Definitely not for the squeamish. Oddly, perhaps, I found this graphic writing to be one of the book's strengths; the reader isn't allowed to politely look away from the atrocities. Zimler really brings the horror and terror and profound evil of it all to the forefront.

So, the book was gorey. But was it also "suspenceful" and "absorbing"? Honestly, not really. Reading this and The Book Thief at the same time was interesting; they both deal with genocides against Jews but in very different ways. I think that the stunning brilliance of The Book Thief has quite a bit to do with my hesitations about The Last Kabbalist: almost any book would pall in comparison. Zusak spends the book making the reader fall in love with both the actual narrator (go Death!) and the pseudo-narrator (Liesl); this empathy is essential to the story. Zimler, on the other hand, makes an adolescent boy the first-person narrator of his tale. And the kid is so self-important and whiny (although perhaps the whining may be excused since he's facing genocide), it really alienates the reader. At least, it alienated this reader. So, while I wanted the murder mystery to be solved, I also couldn't bring myself to pick the book up for long stretches of time. This made it slow going.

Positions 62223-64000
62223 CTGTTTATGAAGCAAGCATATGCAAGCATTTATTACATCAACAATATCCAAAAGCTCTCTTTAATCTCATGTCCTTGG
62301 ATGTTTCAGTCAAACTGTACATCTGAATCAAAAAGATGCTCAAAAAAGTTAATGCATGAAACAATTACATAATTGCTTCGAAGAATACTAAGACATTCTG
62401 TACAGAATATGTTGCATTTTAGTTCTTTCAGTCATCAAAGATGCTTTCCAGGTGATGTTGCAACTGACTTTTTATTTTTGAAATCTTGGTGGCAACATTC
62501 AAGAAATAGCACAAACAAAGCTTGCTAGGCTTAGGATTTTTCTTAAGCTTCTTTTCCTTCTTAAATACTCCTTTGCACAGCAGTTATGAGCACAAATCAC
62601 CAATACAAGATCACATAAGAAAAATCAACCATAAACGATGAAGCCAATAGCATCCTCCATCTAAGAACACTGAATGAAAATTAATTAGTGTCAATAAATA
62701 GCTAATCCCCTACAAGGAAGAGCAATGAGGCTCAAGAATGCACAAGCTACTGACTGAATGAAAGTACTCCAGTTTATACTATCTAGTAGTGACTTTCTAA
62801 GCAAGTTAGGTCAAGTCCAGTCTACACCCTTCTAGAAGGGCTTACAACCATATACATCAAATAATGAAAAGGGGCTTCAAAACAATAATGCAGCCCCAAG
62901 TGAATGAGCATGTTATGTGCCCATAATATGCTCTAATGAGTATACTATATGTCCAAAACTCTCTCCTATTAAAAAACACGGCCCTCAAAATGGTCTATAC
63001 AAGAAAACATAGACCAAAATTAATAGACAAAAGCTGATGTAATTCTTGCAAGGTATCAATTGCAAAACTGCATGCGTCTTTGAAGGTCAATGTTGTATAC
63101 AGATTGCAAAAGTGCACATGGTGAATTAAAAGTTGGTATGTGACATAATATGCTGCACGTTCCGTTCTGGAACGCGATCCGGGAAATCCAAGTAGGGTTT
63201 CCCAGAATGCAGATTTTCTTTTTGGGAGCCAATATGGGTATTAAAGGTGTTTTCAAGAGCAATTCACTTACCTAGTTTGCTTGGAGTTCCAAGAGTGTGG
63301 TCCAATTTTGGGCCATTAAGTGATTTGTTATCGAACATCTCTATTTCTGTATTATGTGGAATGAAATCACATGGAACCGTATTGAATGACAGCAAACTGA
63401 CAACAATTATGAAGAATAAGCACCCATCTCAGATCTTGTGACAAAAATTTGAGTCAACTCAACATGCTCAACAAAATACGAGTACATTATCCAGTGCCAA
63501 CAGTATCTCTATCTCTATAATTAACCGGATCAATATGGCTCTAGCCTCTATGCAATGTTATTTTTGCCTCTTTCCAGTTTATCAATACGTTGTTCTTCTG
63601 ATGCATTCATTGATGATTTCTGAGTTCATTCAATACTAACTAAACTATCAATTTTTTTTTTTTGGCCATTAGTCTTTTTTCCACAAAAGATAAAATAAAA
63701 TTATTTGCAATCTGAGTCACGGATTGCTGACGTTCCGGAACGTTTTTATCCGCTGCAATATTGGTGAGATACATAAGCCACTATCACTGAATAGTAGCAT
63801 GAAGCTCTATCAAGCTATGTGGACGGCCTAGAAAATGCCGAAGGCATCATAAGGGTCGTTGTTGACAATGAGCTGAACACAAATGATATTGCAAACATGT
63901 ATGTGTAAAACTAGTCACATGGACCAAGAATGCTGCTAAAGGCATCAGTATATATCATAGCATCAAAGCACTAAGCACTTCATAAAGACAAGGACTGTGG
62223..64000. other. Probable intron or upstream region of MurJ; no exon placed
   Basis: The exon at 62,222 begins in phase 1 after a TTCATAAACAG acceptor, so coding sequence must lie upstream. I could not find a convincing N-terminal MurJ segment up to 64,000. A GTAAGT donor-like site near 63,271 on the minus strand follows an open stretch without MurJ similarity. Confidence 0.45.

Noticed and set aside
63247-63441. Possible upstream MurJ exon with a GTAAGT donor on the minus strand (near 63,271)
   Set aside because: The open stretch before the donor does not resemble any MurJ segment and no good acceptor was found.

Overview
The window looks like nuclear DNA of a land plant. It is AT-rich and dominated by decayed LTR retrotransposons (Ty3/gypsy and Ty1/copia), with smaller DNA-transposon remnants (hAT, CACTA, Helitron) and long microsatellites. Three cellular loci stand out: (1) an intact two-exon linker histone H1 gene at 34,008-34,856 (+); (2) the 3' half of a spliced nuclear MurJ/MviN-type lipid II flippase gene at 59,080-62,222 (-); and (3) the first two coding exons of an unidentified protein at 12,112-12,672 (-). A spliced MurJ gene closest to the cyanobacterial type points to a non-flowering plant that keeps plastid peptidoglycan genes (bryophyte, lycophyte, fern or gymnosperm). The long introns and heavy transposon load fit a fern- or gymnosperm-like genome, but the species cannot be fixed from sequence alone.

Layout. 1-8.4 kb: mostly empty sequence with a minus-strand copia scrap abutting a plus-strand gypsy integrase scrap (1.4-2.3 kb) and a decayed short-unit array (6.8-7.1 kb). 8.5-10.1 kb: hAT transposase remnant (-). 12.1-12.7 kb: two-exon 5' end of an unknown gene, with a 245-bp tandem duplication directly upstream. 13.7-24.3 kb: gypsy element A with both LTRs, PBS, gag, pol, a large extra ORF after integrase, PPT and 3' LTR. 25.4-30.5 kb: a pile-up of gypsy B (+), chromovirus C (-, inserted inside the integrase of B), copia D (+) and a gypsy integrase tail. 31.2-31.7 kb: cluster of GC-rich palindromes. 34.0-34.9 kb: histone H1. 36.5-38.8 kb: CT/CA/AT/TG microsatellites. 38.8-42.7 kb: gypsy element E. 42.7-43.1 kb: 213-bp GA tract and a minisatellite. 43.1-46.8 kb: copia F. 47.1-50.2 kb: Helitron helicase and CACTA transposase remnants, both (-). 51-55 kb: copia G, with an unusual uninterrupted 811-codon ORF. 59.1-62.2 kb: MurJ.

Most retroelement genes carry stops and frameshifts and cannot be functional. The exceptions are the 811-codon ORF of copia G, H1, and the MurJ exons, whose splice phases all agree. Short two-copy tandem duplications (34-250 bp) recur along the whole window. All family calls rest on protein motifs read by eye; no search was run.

On the other hand, I truly enjoyed the way that Zimler incorporated Kabbala into the book; I know the bare outline of the philosophy, and it was fascinating to see how the narrator (when his Kabbala overtook his whining) viewed the world through it. Of course, I can't find any passages now that I want to share them with you. However, I think that it's the incorporation of Kabbala into the book that makes some compare this to Eco's The Name of the Rose. While I can see a general similarity, I would call them second cousins more than long-lost brothers. Eco's control of language, which allows him to just play in his novels, certainly isn't present in Zimler's work. At least, not in this, his first novel.

In the end, I'm still torn about whether to give The Last Kabbalist two stars or four. In terms of themes, and descriptions, it's above average. However, its readability and characters are below. I compromised and gave it three, but that's not really accurate. This book is anything but average.

Favourite Passages:
It was the first time either of us had signalled the verb "to kill" in the first person. We realized our language of gestures had to change to keep up with this new, Old Christian century. (87)

Do you know what it means to look at a headless baby sitting in a shovel? It is as if all thelnaguages in the world have been forgotten, as if all the books ever written have been given up to dust. ANd that you are glad of it. Because such people as we have no right to speak or write or leave any trace for history. (87-8)


Orange Blossom Goddess (aka Heather) said...

I like your Candide, et al post. Submit that one! :)


Dewey said...

Maybe you could check first with Melissa, in case someone has already submitted an Austen book (seems likely!) and that way you'd at least narrow it down.

Eva said...

Heather, thanks for the vote!

Dewey, that's a good idea. :) So obvious, lol.